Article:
I cowrote another book on screenwriting, and teach screenwriting at grad school level. So this book is, in a sense, my competition. But I don’t think of it that way, I think of it as wonderful complement to my book and the few others out there worth reading. I don’t know Paul Gulino, but I do know that his book is excellent. Does it address everything you need to know about screenwriting? No. But it gets to the heart of what makes a script good, in a readable, clear fashion–and in a way that writers will find practical and useful. And so, in addition to my own book, I’m using Mr. Gulino’s in my next MFA class. I can’t offer a better recommendation than that.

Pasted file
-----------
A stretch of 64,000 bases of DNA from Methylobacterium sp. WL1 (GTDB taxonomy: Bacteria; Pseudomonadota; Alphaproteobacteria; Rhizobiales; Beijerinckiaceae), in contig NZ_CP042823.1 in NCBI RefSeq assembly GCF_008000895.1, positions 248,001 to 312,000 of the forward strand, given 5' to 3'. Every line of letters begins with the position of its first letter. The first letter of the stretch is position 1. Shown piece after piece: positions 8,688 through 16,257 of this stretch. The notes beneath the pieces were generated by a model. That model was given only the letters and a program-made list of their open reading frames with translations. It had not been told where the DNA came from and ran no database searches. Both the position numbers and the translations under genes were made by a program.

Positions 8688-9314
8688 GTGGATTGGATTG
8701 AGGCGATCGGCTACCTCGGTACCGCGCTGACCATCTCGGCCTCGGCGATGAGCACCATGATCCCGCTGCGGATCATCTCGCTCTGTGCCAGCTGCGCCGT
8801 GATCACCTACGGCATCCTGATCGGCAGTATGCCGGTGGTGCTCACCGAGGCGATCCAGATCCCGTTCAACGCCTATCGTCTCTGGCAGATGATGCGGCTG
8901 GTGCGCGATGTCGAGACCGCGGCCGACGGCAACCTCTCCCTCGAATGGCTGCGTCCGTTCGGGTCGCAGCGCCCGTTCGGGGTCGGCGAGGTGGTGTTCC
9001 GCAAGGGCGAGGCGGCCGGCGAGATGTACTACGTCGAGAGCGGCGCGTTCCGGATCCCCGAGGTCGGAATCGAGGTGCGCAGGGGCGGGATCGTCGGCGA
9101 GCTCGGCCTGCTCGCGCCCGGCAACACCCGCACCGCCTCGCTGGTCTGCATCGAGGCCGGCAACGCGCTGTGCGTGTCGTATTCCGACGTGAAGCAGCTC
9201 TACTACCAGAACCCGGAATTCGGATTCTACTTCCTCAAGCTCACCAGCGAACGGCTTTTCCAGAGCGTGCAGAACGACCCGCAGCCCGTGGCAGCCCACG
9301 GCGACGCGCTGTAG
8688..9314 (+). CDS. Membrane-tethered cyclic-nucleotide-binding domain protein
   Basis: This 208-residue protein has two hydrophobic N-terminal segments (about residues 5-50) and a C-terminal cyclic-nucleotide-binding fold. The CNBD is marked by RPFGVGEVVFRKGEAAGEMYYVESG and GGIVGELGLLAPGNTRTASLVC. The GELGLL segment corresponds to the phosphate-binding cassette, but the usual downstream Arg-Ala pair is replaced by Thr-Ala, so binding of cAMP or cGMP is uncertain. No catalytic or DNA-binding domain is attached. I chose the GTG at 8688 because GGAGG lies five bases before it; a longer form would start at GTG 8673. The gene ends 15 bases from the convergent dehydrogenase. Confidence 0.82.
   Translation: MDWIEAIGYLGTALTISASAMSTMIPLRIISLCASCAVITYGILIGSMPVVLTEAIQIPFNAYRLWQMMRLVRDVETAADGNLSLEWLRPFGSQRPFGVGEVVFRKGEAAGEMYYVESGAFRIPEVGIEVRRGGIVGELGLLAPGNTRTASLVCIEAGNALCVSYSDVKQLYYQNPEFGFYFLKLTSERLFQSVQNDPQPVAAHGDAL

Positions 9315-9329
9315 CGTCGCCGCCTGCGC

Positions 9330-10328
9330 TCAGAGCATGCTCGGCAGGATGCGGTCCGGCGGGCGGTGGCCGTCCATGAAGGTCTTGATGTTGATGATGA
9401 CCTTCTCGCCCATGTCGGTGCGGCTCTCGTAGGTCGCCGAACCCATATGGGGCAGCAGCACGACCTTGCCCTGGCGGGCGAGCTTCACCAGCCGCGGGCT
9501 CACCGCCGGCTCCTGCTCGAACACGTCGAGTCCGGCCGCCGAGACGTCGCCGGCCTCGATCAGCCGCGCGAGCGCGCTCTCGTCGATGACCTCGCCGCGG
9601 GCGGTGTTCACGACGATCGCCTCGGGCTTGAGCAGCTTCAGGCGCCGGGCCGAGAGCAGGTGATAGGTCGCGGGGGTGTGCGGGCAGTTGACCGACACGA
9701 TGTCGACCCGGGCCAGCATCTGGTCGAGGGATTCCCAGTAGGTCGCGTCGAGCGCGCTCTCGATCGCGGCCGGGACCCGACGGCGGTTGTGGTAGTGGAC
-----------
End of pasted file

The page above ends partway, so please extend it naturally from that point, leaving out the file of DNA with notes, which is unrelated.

Exceptional Approach to Screenwriting
7 people found this helpful.
on November 27, 2007
It’s been a little while since I went slightly crazy and started buying screenwriting books machine-gun style. I’m much calmer, thanks.
Yo ho, yo ho, the sequence approach for me.
2 people found this helpful.
on January 21, 2015
By Abner Rosenweig
An instant classic in the field, STSA is essential reading for any screenwriter, and helpful for novelists, too. Gulino joins Aristotle/Syd Field (3-Act) and Joseph Campbell/Chris Vogler (Mythic) by offering a third paradigm of screenplay structure, the Sequence Approach.